When packing for a camping expedition, we have to remember that there are certain factors we can't control. For example, the weather app on your phone might not predict any surmountable rain or extreme temperatures, but that could change at the drop of a hat. So, do yourself (and your camping companions) a favor by packing these extra supplies that will cover your bases when it comes to any unpredictable events:
Shelter comes to mind first.
Employ an extra tarp as a ground cover under your tent or a welcome mat under your hammock. I find rolling out of my hammock onto a dry surface comforting. My haversack and extra gear rests on this vapor barrier preventing ground moisture from transferring while I sleep.
An extra tarp has come in handy on trips when it rained sideways. Tarps can be quickly set up over your camp kitchen or eating area for shade and rain protection. Be sure to set your tarp high enough over a campfire so it won’t melt – 7-8 feet works with an open fire.
Poly tarps are relatively cheap but add max comfort when camping. Don’t hit the trail without an extra one or three. And blue tarps are okay.
I like 550 paracord for certain jobs like ridge lines. However, braided nylon tarred bank line comes in a compact spool with hundreds of feet.
Take the hank of cord off your fingers, wrap the loose end a few times in the middle of the hank, and tie with a half-hitch. There are too many uses around camp for rope to not pack extra.
Dry towel and wet wipes.
Get small packs designed for diaper bags if backpacking. If weight isn’t an issue, buy the jumbo container to clean the whole family. They’re also handy to clean dirty picnic tables and pet fur.
I wipe my hands often while cooking and use it as a napkin while eating. When done, toss the towel in a ziplock bag and stow it in my cook kit.
I carry both cloth and paper towels. Used paper towels are burned or packed out.
I have three primary sources of light when I camp: Luci solar lantern, head lamp, and LED Light Specs.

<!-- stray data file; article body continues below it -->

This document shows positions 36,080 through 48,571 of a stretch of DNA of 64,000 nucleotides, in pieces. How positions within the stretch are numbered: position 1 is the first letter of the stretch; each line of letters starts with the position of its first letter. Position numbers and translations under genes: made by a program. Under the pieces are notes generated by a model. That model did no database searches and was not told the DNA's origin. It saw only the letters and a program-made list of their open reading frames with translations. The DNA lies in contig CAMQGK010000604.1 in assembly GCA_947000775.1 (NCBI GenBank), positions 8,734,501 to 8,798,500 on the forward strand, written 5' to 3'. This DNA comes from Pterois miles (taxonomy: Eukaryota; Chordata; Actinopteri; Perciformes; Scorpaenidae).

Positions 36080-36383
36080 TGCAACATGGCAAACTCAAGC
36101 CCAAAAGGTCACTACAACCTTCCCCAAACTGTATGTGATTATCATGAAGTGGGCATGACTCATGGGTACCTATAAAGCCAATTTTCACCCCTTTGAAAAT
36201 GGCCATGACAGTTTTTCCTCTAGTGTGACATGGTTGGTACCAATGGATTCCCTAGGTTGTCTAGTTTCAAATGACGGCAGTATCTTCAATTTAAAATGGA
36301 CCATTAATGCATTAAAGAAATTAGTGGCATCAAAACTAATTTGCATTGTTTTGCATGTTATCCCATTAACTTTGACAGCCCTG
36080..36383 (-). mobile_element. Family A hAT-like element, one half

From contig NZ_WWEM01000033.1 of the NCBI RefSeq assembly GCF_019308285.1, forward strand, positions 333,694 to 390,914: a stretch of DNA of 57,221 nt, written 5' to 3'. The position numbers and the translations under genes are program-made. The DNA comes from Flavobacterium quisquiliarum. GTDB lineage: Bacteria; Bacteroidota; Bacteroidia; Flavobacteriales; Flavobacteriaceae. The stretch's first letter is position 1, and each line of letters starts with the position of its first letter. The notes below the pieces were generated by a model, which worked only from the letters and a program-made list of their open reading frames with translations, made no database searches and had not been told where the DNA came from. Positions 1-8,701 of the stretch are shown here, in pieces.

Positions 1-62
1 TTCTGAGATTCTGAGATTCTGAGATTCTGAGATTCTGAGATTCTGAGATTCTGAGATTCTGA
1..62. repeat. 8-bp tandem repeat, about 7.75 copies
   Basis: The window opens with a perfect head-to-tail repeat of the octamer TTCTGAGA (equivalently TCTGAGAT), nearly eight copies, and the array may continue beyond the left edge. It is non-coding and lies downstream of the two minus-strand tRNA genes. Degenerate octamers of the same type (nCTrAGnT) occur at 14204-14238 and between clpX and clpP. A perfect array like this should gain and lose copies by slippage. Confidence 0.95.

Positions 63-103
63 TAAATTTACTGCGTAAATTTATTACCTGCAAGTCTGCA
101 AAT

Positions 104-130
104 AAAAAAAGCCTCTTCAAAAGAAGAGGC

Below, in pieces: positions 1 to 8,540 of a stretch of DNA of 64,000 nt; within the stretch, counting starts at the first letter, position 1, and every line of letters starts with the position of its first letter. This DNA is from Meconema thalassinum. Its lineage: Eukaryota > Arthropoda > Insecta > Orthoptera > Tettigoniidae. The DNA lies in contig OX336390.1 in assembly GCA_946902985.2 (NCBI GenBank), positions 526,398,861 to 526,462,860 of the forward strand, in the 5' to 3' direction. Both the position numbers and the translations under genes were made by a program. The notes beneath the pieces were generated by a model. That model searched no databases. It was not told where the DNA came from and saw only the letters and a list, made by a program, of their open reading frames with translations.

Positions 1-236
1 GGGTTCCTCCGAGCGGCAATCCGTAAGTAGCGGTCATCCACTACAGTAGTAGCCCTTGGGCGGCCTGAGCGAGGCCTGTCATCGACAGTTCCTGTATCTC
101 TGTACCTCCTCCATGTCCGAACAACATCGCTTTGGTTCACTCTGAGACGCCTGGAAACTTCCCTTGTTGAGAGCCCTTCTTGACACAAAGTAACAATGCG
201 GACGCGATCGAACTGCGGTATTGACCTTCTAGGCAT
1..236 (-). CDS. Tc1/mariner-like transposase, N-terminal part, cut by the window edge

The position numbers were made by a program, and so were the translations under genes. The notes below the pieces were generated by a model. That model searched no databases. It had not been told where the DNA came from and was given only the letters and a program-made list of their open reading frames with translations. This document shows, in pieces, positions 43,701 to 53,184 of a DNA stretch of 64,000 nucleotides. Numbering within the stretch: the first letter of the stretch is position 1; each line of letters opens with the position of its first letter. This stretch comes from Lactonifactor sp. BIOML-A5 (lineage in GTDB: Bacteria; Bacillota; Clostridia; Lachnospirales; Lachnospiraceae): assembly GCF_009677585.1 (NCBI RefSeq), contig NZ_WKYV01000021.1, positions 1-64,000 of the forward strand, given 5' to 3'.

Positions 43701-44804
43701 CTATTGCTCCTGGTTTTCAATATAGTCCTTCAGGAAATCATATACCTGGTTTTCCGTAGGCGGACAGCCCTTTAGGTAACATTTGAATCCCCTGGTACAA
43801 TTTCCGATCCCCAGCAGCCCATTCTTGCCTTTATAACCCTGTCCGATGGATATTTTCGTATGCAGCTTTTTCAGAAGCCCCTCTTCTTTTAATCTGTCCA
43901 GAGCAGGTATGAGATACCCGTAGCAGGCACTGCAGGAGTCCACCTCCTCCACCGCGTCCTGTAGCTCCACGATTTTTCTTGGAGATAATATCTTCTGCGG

I clip my Luci lantern on my hammock ridge line for nighttime illumination. It lights up my entire hammock area and only weighs 4 ounces.
A head lamp frees you to use both hands for camp tasks. Keep a set of spare batteries taped together and labeled with the date of manufacture. If you purchase a head lamp, buy one with a red light to keep your camping mates happy.
My reading glasses have LED lights on the outside of both lenses. I use these to find stuff hidden in my pack at night.
Extra Toilet Paper
There are ways to perform the needed paperwork without TP, but a novice may find them a bit primitive.
Extra Plastic Bags
They keep stuff dry and sealed or wet stuff separate from your dry stuff. Use them to pack trash and other dirty stuff out when you break camp.
Oh, and always pack extra trash bags, the big ones. They’re useful for collecting firewood and keeping it dry, pack covers, and even emergency ponchos.
In warm weather camp, my flip-flops are welcome relief after a long day in my boots. On colder trips, I change into my insulated leather house slippers while sitting around the campfire.
Gorilla Tape is the strongest I’ve found.
Here are just a few uses:
- Emergency first aid uses; bandages, splints, etc.
- Repair leaky tarps and tents
- Wrap a camp ax handle for temporary repair. Makes an expedient ax sheath too.
- Grommet hole repair
- Wet weather fire starter. Burns like napalm.
Do you have any other tips for those who are first-time campers? Let us know in the comments below!
Article Source: Survival Sherpa